Question on recorded feedback

Discussion in 'Recordings [BG]' started by HappyPuppy1033, Jan 23, 2009.

  1. HappyPuppy1033


    May 13, 2008
    My band has a live recording and I'm doing some amateur mastering on it. In a couple parts we got some microphone feedback, does anyone know what frequency mic feedback occurs at so I can try and tone it down? If I can't entirely eliminate it, I'd at least like to try to make it so it doesn't hurt your ears if turned up loud.
  2. MakiSupaStar

    MakiSupaStar The Lowdown Diggler

    Apr 12, 2006
    Huntington Beach, CA
    As far as I know, if you're getting feedback, you're not going to be able eliminate it without eliminating the other parts of your recording. All you can do is punch down the volume at that point to compensate for it.
  3. heavyfunkmachin


    Jan 21, 2005
    mic feedback has to do with room acoustics, size of walls, sounds on the room... etc...

    i´m NO expert, but i believe that usually mic feedback has a very narrow frequency band...

    what would I do if i were in your position?

    i would copy and paste the fragment were you have feedback in a new track, check among feedbacks during the recording to make sure that they all have the same pitch, play the bit in a loop and figure out the pitch of the feedback... with a piano, software (band-in-a-box, reason... you name it), by ear... im sure you can find online some kind of piano... i dunno... but once i had find the exact note at witch it´s feedbacking, i´ll have the frequency of the feedback (maybe this can help)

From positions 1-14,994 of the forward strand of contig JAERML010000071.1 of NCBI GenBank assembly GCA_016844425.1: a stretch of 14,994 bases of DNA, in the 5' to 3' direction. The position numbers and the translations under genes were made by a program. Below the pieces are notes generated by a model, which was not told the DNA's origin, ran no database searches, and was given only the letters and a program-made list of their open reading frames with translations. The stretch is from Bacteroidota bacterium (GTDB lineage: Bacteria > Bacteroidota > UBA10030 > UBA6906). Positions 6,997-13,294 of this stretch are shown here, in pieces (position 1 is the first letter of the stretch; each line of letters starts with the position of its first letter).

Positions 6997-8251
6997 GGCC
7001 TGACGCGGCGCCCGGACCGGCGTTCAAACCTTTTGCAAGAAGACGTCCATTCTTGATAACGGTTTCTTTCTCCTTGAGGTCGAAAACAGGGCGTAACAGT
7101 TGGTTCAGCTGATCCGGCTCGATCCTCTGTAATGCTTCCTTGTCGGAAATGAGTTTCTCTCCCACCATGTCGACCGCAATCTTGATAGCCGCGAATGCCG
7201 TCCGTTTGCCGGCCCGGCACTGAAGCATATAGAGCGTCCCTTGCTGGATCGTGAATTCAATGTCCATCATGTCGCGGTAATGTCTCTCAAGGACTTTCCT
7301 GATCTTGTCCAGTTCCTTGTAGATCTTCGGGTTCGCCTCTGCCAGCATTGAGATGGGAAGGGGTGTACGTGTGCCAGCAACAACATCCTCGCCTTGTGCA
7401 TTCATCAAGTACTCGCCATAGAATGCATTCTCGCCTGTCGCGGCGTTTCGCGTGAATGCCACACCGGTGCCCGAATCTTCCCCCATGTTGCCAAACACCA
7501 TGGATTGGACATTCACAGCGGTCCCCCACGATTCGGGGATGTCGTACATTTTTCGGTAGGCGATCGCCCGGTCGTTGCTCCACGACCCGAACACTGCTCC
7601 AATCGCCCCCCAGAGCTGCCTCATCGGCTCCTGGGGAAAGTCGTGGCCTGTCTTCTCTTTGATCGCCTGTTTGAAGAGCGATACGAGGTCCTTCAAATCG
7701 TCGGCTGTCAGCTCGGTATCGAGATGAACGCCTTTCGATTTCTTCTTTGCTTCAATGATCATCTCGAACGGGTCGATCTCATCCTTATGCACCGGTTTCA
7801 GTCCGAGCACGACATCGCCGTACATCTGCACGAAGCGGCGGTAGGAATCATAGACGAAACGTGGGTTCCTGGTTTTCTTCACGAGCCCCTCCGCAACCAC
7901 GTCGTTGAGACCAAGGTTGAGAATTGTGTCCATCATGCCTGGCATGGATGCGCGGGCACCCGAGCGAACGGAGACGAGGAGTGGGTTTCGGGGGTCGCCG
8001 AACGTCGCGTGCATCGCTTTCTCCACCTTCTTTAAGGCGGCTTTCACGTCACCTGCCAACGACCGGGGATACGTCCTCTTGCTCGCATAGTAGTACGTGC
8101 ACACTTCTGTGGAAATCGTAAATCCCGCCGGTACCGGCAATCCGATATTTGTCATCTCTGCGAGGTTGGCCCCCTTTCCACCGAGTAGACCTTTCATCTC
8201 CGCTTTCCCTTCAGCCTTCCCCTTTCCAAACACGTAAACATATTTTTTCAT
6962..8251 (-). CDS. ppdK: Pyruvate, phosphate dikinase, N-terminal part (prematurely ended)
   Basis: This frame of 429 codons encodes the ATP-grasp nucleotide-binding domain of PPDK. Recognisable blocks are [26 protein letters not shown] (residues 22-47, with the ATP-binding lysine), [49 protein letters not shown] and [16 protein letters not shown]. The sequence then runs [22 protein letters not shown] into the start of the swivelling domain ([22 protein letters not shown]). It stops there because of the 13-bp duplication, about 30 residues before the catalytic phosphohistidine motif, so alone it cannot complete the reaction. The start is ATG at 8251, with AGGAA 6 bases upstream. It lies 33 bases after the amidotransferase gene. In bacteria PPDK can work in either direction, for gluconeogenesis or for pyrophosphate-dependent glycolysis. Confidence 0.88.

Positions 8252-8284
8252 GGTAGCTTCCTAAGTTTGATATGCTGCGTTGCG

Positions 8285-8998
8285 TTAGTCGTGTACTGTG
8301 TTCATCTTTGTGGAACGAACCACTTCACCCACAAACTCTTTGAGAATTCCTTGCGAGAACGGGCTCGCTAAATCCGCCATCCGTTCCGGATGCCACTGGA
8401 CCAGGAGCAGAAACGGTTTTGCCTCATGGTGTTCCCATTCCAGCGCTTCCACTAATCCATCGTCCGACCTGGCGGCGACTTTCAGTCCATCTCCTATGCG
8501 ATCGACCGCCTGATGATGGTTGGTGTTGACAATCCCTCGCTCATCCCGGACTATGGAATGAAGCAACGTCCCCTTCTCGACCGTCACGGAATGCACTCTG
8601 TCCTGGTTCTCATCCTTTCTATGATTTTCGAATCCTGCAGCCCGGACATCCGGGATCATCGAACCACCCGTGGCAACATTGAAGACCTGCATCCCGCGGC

then, I´ll get the software´s eq and dump the feedback´s frequency when it happend.
    you might loss some sound information, but that´s the easiest way i can think right know. maybe there´s a better way to do it... some hitech software or something... but that´s just what i would do.

    good luck!
  4. Ben Clarke

    Ben Clarke

    Jan 6, 2005
    Western NY
    Zoom in on the waveform so you can select just the areas with feedback. Try a narrow, deep EQ cut. It will likely be most effective between 800Hz and 5KHz. It really varies. If this is too fiddly for you, you can also just crush that section (if it is brief) with a comp or limiter to mitigate the nastiness.

    It always takes some experimentation to get good results with this, but stick to it and you will be able to get it listenable if nothing else.
  5. hbarcat

    hbarcat Supporting Member

    Aug 24, 2006
    Rochelle, Illinois
    It wouldn't be rock and roll without feedback. :eyebrow:
  6. Take the track and run it through a simple spectrum analyzer. You may be able see a spike where the feedback is and be able to get an estimate it's frequency. Then set up an eq with a tight q or band and move it around until the sound is attenuated.

    You could also try a more advanced spectrum analyzer, like the one in Adobe's Soundbooth. It allows you to remove sounds visually. I have used it to remove birds chirping in video interviews. They do a 30 day trial.

    If you get stuck, email me and I might have time to peek at it.
  7. heavyfunkmachin


    Jan 21, 2005
    + 1

    much smarter than my answer!

Share This Page